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Eric Holder: Here’s How the Coronavirus Crisis Should Change U.S. Elections—For Good

4 minute read

Democracy doesn’t stop in the middle of a pandemic. From local and state races all the way up to a presidential election in November, Americans will need to figure out how to cast votes in 2020 without risking their health. Former Attorney General Eric Holder is now the chairman of the National Democratic Redistricting Committee, which focuses on redrawing heavily gerry-mandered districts throughout the country to help Democrats compete where Republicans have safe seats. He spoke to TIME about essential electoral reforms that can help protect your vote specifically with regard to COVID-19. But Holder hopes these reforms will go beyond 2020: by expanding the number of voting days and providing more mail-in, absentee and at-home voting options, he says, we can permanently make voting more accessible in the United States. —Tessa Berenson

What’s the biggest question facing the U.S. about voting during a pandemic? We have to ensure that we have a system in place that doesn’t make the American people choose between protecting their health and exercising their right to vote. There shouldn’t be a tension between those two.

Do you think in-person voting should be canceled nationwide this year? No. Certain communities and communities of color primarily rely on in-person voting. We have to provide safe and healthy polling places so that the poll workers and those who want to cast a ballot in person have opportunities to do that while they’re protecting themselves. You want to expand the number of voting days. Get creative about this.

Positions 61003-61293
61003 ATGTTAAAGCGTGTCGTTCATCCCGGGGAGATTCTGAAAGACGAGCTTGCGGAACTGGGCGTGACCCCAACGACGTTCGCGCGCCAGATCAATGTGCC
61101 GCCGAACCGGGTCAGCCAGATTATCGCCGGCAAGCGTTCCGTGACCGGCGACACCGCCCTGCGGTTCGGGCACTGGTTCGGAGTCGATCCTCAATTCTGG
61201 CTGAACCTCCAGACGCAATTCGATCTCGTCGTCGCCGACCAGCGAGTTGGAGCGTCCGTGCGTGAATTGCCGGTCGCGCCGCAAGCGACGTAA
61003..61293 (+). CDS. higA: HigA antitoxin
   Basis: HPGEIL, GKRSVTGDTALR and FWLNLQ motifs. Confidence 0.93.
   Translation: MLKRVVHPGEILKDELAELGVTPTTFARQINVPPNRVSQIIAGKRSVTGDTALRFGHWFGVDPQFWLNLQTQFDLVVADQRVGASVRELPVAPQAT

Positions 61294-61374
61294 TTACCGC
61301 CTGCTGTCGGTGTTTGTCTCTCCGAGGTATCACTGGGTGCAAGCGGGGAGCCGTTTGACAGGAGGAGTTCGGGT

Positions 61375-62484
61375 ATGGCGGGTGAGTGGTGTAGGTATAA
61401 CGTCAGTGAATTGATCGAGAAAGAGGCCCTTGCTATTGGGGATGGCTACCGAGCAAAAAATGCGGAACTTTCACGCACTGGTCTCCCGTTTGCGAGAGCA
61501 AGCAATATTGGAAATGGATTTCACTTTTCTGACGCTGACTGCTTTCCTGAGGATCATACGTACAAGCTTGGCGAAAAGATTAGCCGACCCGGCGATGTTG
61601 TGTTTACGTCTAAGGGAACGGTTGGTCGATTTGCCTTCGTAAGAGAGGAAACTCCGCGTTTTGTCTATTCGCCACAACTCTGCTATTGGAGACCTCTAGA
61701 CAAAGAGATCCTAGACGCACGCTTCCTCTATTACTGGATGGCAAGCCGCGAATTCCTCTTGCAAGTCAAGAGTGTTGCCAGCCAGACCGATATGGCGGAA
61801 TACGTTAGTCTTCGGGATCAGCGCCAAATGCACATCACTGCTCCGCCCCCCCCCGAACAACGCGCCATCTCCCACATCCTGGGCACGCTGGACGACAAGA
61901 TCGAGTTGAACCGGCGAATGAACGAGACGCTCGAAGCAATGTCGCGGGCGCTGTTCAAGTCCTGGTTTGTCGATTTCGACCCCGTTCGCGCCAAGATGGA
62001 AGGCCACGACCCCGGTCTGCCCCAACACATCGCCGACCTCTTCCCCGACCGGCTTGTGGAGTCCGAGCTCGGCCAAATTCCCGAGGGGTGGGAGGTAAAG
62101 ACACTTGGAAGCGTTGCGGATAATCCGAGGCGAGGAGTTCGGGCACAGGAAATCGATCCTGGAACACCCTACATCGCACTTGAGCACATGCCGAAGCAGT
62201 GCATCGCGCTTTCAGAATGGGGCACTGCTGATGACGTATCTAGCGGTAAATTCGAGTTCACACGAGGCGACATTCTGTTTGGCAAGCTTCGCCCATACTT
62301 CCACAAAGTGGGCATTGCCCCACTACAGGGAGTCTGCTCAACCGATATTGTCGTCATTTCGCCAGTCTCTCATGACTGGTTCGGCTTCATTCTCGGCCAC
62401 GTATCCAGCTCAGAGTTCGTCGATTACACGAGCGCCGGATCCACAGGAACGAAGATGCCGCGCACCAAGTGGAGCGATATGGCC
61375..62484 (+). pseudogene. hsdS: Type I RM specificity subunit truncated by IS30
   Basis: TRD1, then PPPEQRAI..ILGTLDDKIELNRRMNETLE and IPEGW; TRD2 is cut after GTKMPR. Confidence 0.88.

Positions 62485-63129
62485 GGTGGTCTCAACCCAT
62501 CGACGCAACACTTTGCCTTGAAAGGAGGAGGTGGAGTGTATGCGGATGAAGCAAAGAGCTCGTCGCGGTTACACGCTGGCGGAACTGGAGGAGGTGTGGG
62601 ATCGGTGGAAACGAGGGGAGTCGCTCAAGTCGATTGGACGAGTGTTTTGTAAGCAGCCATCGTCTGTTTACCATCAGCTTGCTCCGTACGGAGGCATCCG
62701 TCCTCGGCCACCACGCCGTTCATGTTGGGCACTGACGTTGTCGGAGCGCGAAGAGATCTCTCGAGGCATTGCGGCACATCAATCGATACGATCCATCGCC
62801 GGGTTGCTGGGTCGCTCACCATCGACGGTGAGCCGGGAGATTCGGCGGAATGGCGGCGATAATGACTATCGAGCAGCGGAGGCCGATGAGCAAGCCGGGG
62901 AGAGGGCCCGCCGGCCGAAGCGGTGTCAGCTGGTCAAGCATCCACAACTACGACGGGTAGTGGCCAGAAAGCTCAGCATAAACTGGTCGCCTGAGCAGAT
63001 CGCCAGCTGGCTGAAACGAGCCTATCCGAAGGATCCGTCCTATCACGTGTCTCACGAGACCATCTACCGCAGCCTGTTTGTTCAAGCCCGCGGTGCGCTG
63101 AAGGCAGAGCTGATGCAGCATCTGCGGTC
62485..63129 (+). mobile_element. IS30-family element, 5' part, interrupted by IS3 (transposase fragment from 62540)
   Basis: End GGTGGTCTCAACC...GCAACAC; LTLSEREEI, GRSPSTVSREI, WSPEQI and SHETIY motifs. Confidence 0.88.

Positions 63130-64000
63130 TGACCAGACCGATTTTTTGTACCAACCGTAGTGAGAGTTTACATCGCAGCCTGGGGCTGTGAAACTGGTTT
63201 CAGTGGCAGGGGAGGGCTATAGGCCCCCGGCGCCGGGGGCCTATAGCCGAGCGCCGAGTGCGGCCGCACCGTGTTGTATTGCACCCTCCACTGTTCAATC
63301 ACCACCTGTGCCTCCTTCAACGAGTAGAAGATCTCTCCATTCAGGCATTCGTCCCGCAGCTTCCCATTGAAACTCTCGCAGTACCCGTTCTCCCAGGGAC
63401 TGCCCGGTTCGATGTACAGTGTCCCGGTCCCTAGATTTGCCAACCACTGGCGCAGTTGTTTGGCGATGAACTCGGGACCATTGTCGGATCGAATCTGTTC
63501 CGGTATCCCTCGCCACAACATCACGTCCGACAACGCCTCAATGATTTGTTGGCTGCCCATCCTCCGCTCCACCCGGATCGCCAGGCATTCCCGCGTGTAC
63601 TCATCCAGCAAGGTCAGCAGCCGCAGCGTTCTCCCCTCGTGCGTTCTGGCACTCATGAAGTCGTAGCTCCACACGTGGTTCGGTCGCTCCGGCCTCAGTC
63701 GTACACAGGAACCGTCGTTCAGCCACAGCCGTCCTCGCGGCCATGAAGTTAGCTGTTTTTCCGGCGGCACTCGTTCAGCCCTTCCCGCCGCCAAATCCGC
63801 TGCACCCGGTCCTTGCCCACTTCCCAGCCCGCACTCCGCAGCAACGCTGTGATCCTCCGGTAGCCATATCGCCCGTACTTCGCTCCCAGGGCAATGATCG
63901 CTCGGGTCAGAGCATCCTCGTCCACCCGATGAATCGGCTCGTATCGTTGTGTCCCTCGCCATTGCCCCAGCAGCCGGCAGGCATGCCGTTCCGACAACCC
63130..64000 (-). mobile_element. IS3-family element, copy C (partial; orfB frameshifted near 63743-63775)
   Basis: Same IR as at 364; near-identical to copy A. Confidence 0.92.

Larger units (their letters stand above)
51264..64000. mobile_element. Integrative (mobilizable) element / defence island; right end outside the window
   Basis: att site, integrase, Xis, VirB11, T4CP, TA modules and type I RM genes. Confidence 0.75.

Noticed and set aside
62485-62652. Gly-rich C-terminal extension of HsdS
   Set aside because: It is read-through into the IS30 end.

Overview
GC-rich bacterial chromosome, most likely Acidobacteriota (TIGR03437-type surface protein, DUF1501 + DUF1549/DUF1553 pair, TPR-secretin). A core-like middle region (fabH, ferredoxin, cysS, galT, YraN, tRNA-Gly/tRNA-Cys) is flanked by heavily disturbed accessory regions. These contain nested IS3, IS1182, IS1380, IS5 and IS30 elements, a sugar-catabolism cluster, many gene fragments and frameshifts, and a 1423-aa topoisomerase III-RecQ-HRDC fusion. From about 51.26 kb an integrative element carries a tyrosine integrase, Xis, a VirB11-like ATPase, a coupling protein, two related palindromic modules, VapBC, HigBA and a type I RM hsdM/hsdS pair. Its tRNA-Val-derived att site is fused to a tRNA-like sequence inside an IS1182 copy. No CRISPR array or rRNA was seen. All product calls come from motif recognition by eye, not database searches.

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How important do you think mail-in ballots will be to both the presidential election and other voting in 2020? There has to be a sea change in our thinking there. Allow people to access their primary American right by voting at home. It’s not as if this is an untried concept. Oregon has been doing this for years. But we have to make sure that we’re being sensitive to the needs of poor communities and communities of color by doing things like having prepaid postage on envelopes. Construct a system so that you’ve got expanded in-person voting, you’ve got expanded at-home voting and expanded no-excuse absentee vote-at-home measures.

Do you think what happened with Wisconsin’s primary—where Republican leaders and conservative judges overruled the Democratic governor’s attempt to postpone in-person voting—is a harbinger of other voting fights to come this year? Absolutely. Wisconsin is like a microcosm. It presents questions that the nation as a whole is soon going to have to grapple with.

What is your message to Americans who want to make sure their 2020 votes are counted? We should never underestimate the power of an engaged American citizenry. If the American people demand a system that allows them to cast a ballot and not have to worry about their health, that will force politicians to do the right thing.

Should rethinking how we vote this year change the way we vote in the future? Coronavirus gives us an opportunity to revamp our electoral system so that it permanently becomes more inclusive and becomes easier for the American people to access. It would be foolhardy to take these pro-democracy measures off the table after we get on the other side of the virus. These are changes that we should make permanent because it will enhance our democracy.

This article is part of a special series on how the coronavirus is changing our lives, with insights and advice from the TIME 100 community. Want more? Sign up for access to TIME 100 Talks, our virtual event series, featuring live conversations with influential newsmakers.

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